diybio session at open science summit 2010

I am Jason Bobe. There si an organization called, it's not a real organization. It's a couple of different things: it's a website, it doesn't go much deeper than that. It's a movement, a label that people put on activities that they do, and one of the main sources of activities is a global mailing list. I am going to tell yuo first a little bit of background about where it puts us historically with citizen science in biology. One of the most interesting places to look for the harbringers of the future is to look at what kids are doing today. I am going to show some of my most favorite activities. My professional job is the Personal Genome Project. This is a- I think- an example of innovation if yuo define innovation as putting existing technologiesi nto something new. This is what a 15 year old did. An anonymous sperm donation that his mother had told him this, you know, I have a little bit of information about your father, I know his first name and the city in which he was born, and I think he had a - which was the year his anonymous sperm donor was born, and he took this information, took Geneaology, and worked through the mail for af ew hundred bucks, and used an online website like and for a few hundred bucks and a few weeks of work, he identified a few candidates for his father- they were relatives, or his father's brothers, and he showed up on someone's door and sad "dad?" and that's pretty astounding. That's amazing.

Another example which is fairly recent- High School students in NYC and sushi bars. They applied DNA sequencing technologies to samples of sushi that they had collected from restaurants, they took note of what it was being marketed as- a red snapper, or yellow-finned tuna, and they found that a large percentage of that fish was mislabeled. And these kids were 16 years old. And then this was another young woman who had been troubled- struggling with a chronic disorder. She had not been diagnosed. She requested her pathology slides from her doctor, took them into her biology lab, and got the first correct diagnosis. I just learned this yesterday- this is really interesting- there's a lot of excitement in diybio for doinng geneticc enngineeriinng. The hello world of geenetic engineering is inserting a GFP into ecoli and taking two tubes, mixing them together and then incubating them under your armpit for 6 hours, and you've done your first bacterial transformation. High school students are required to do this as part of the AP Biology program. There are percerloations of this- into the lives and minds of young teenagers.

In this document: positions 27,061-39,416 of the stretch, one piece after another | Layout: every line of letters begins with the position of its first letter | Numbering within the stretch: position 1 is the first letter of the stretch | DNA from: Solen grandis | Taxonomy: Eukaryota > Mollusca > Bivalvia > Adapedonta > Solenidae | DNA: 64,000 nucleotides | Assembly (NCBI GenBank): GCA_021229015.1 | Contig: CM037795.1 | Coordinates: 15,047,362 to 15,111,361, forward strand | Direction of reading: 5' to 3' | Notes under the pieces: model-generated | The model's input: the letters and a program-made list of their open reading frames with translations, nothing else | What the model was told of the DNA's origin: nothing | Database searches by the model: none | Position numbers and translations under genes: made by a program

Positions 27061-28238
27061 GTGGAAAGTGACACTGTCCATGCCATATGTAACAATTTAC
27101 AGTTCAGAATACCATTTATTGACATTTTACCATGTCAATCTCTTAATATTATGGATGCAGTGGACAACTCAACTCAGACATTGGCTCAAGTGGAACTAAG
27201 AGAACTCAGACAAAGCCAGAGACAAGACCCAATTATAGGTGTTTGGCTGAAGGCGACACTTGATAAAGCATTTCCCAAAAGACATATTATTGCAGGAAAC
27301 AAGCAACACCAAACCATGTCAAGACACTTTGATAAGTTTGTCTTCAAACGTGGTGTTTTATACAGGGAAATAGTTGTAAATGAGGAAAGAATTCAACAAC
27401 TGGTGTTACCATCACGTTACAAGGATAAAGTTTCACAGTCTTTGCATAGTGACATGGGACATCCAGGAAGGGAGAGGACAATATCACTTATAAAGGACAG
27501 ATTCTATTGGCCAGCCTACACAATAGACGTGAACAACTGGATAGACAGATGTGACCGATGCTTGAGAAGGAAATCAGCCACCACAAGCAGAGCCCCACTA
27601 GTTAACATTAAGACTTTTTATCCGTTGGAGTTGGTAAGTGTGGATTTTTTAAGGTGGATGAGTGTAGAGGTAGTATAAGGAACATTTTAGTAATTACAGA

And one of the things that excites me is- because I spent a lot of my years in DNA sequencing- is what's happening with desktop DNA sequencing? They are almost within the range of pro-hobbyist community. This was a 454 desktop machine called the Junior. They still cost $50k, and you can do a few million base pairs for a few hundred bucks. In a community lab near you, soon, you will be using these instruments. Biology is quickly becoming a hobby. DIYbio is growing all over the world. The newest most exciting thing- there's new labs where anyone can join. There's Genspace in NYC, there's BOSSlab in Boston (it's a mobile lab). About four people can work in there at a time. Bay Area- Tito is going to talk about Biocurious. And there's another project if anyone is interested in, about how we build a positive culture and set the patterns for responsible practice in non-traditional settings, I'd love to talk to you.